Alongside pastel hues and Jason Schwartzman, symmetry is guaranteed to appear in Wes Anderson movies. Scenes that are a little too perfect for real life are essential the the magic realism in Wes’ world.

T IS FOR…Tunes

David Bowie (originals and as performed by Seu Jorge), The Kinks, The Beach Boys, Hank Williams, Nico and the Velvet Undergrond and eminent composer Benjamin Britten have all appeared on Wes Anderson soundtracks, setting the mood for family feuds, love affairs and epic redemptions. Fun fact: The theme song of The Royal Tenenbaums plays backwards in The Life Aquaticwhile Steve Zissou is giving a tour of his boat.

U IS FOR… Unexpected high-fashion collaborations

Way back in 2007, Marc Jacobs, during his time at Louis Vuitton, designed the iconic luggage for The Darjeeling Limited. Then in 2013, Anderson collaborated with Prada, not only to direct a film for their “Candy” fragrance but also to design the bar at the Prada Fondazione. Cool!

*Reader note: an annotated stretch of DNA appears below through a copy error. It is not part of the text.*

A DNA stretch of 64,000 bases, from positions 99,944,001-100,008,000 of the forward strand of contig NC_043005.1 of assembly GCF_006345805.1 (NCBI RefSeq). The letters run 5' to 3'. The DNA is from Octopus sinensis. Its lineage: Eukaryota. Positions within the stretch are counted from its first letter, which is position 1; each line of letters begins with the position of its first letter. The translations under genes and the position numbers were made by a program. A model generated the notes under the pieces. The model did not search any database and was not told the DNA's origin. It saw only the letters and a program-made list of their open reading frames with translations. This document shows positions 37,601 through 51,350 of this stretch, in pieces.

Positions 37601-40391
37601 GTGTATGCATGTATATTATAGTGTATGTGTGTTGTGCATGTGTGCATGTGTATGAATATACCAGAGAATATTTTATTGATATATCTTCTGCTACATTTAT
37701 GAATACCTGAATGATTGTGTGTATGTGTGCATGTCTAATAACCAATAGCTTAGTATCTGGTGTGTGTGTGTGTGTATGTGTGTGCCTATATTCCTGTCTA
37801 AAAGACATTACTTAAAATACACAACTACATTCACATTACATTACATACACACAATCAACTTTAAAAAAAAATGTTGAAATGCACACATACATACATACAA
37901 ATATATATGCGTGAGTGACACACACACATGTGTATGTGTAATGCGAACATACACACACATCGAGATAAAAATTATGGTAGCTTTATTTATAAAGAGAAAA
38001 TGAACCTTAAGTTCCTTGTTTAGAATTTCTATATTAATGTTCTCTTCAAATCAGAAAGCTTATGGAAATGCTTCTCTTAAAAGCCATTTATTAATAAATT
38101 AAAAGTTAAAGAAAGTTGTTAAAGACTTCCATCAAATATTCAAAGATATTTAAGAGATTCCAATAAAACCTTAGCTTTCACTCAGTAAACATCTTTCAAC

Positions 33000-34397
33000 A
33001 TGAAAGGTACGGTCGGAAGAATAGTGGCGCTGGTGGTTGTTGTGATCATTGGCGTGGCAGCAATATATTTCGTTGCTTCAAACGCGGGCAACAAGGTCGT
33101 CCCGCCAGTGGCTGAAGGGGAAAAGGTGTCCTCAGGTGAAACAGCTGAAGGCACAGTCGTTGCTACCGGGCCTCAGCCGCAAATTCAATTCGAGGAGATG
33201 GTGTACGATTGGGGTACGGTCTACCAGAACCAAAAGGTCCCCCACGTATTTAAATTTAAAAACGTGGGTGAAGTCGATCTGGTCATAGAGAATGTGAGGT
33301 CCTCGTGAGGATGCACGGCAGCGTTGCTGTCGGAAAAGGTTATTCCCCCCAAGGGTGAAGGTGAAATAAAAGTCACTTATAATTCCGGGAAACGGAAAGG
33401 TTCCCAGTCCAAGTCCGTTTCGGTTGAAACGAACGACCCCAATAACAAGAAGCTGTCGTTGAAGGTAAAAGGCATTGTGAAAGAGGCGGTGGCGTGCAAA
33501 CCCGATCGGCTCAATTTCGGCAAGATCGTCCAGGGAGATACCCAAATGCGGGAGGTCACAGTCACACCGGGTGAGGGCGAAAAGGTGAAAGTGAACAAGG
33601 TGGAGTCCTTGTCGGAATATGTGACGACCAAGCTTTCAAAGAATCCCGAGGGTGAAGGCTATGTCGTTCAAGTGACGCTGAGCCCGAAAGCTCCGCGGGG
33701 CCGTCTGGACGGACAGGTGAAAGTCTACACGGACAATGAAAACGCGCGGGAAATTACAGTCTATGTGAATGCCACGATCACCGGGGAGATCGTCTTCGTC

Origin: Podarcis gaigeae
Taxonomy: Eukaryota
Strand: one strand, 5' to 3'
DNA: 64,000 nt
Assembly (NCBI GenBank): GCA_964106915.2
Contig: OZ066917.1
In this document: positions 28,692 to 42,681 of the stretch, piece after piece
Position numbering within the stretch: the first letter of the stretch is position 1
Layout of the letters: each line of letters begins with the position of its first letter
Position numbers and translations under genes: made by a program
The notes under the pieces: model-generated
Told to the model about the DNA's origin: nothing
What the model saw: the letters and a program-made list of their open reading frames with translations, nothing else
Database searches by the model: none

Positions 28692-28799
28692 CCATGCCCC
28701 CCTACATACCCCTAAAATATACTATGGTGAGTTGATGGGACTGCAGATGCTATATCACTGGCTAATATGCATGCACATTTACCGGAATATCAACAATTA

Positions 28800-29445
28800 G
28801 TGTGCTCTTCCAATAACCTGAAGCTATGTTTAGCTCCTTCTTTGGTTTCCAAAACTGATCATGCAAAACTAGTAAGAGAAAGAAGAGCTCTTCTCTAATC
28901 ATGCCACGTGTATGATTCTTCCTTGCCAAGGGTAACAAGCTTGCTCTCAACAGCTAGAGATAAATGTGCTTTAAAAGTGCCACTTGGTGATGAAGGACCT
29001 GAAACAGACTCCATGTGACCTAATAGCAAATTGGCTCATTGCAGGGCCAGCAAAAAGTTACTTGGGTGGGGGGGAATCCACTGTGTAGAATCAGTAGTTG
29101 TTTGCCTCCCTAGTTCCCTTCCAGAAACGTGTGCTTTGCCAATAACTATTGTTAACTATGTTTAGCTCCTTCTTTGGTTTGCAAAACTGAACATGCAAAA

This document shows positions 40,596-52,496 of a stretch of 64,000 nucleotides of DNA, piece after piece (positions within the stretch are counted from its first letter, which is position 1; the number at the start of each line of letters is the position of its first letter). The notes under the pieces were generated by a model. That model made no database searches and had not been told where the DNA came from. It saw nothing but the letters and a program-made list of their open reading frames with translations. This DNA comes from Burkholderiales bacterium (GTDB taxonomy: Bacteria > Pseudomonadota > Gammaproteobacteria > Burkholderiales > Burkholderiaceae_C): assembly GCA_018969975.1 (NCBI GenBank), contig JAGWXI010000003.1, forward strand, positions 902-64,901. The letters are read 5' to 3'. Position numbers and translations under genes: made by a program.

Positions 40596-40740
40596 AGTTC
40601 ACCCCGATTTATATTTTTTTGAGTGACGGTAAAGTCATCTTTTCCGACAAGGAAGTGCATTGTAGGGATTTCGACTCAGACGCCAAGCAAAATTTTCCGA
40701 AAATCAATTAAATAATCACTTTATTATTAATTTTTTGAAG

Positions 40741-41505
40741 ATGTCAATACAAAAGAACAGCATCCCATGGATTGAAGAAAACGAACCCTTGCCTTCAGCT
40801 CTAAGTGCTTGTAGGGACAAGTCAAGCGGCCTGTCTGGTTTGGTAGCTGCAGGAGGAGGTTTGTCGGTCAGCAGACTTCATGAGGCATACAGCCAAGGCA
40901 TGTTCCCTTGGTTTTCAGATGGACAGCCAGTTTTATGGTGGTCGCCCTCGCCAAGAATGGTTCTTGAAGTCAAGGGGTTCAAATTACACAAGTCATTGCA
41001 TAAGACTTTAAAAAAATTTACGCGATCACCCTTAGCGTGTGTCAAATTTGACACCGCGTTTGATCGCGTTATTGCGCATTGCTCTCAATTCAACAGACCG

V IS FOR…Very consistent use of the futura Typeface

That’s right, Wes has uses the Futura typeface for all his movies. It’s even on the buses and roadsigns in The Royal Tenenbaums.

W is for…Wilsons

Luke and Owen. The latter roomed with Anderson and the University of Texas. Both actors would go on to appear in multiple Anderson films. A third Wilson brother, Andrew, was used for the scene when Ben Stiller shows a ball bearing stuck in his hand. Owen shot Andrew with a BB gun as a child and the ammo was never removed.

Y IS FOR…Yeoman, Robert

The cinematographer behind all of Wes’ movies. Here’s to you, Rob.

Z IS FOR…Zissou

And not just Steve Zissou as played by Bill Murray in Anderson’s melancholic The Life Aquatic. See, Zissou became an official line of Adidas sneakers in homage to the ones Murray wears in the film. OK, so officially it’s just a re-run of the Adidas Rom runner, but look how they replaced Adidas with Zissou! Genius!